The combat of Cassa de Salinas of 27 July 1809 was a preliminary action fought on the day before the main fighting at the battle of Talavera. On the morning of 27 July Sherbrooke’s and Mackenzie’s divisions of Wellesley’s army had been posted on the east bank of the Alberche River, to guard the river crossings and make sure that the Spanish army of General Cuesta would be able to cross in safety. Having missed a chance to attack Marshal Victor’s 1st Corps in isolation on 23 July, Cuesta had insisted on chasing the French east across the river, only to discover that Victor had been joined by General Sebastiani’s 4th Corps and the Royal Reserve of King Joseph. Cuesta had been forced to retreat in some haste, reaching the Alberche on the evening of 26 July. He had then insisted on camping on the east bank of the river, and had only crossed to the west bank on the morning of 27 July. Once the Spanish were across the river, Wellesley withdrew his two divisions, and ordered them to move into their positions on the battlefield he had selected.
Mackenzie’s division was ordered to act as a rearguard during this movement. It took up a position around a ruined house, the Casa de Salinas, about a mile west of the Alberche, in an area covered in olive groves. A line of pickets had been placed in front of the division, and Wellesley was using the house as a vantage point, in an attempt to monitor the French progress.
Mackenzie’s division contained two brigades. Donkin’s Brigade, to the left, contained two battalions of the line (2/87th and 1/88th) and half a battalion of the 5.60th Foot (the rifles). Mackenzie’s own brigade, to the right, contained three battalions (2/24th, 2/31st and 1/45th).
Despite these efforts, Lapisse’s division of Victor’s 1st Corps had managed to cross the Alberche north of the British position without being observed. Having discovered Mackenzie’s positions, Lapisse was able to launch a surprise attack on Donkin’s Brigade and the left flank of Mackenzie’s. The 87th, 88th and 31st Foot were all broken in the first attack, and for a moment the French had punched a hole in the British line.
Luckily for Wellesley, the 45th Foot on the right and the 60th on the left had held their ground, and Wellesley was able to rally the retreating regiments. The British infantry were then able to retreat under fire, until they reached open fields, where Anson’s light cavalry were able to come to their aid. Although the French brought up some horse artillery, they were unable to further disrupt Mackenzie’s movements, and his division soon took its place in the line.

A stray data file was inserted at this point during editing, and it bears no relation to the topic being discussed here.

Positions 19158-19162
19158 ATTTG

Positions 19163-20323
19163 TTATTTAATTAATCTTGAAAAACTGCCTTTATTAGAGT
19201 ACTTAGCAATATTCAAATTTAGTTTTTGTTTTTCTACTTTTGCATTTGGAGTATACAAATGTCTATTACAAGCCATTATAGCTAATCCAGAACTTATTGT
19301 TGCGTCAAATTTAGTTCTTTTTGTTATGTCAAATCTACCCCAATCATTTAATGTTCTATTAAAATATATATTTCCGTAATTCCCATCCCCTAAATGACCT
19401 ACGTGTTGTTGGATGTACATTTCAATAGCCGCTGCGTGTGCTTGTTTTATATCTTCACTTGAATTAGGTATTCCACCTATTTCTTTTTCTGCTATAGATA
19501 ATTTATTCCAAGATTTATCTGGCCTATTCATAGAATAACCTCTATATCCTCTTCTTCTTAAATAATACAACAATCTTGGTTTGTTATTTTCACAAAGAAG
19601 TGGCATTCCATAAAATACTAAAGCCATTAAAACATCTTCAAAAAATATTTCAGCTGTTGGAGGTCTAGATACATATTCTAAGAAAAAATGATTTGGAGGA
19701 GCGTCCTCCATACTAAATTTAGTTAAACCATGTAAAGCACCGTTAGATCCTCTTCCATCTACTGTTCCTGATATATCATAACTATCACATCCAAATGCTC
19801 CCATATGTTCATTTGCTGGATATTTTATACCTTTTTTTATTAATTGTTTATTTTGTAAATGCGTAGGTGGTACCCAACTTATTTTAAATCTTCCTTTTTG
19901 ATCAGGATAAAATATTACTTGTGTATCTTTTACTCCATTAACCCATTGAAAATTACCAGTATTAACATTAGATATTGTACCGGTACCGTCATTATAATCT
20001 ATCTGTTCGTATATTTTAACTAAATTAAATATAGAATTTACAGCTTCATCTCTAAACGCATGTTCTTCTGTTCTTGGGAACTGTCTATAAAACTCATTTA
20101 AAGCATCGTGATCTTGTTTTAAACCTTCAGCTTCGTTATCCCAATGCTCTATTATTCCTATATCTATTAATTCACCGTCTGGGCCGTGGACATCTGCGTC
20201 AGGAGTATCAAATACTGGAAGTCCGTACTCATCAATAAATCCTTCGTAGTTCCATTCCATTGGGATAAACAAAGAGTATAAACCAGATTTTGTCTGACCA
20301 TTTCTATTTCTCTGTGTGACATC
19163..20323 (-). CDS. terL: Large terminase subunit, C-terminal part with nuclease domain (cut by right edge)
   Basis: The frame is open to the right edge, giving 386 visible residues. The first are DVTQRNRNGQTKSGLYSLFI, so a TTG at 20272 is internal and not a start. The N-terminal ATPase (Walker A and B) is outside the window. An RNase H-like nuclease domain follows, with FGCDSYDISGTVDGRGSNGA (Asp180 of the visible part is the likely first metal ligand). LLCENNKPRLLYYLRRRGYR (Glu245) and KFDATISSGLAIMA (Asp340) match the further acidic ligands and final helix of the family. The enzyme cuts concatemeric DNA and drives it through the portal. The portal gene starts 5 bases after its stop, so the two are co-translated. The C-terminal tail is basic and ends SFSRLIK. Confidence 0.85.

The fighting around Casa de Salinas was surprisingly costly. The British lost 70 dead, 284 wounded and 93 missing in the skirmish, a total of 447 casualties. Donkin’s brigade was hardest hit – it lost 289 of its 1,471 men in the clash, nearly 20% of its total strength. Both brigades would be involved in the fighting at Talavera on the following day, with Mackenzie’s brigade suffering 632 casualties, second only to Langwerth’s brigade. After two days of fighting, the brigade had suffered 785 casualties, losing one third of its strength.
|A History of the Peninsular War vol.2: Jan.-Sept. 1809 - From the Battle of Corunna to the end of the Talavera Campaign, Sir Charles Oman. Part two of Oman's classic history falls into two broad sections. The first half of the book looks at the period between the British evacuation from Corunna and the arrival of Wellesley in Portugal for the second time, five months when the Spanish fought alone, while the second half looks at Wellesley's campaign in the north of Portugal and his first campaign in Spain. One of the classic works of military history.|
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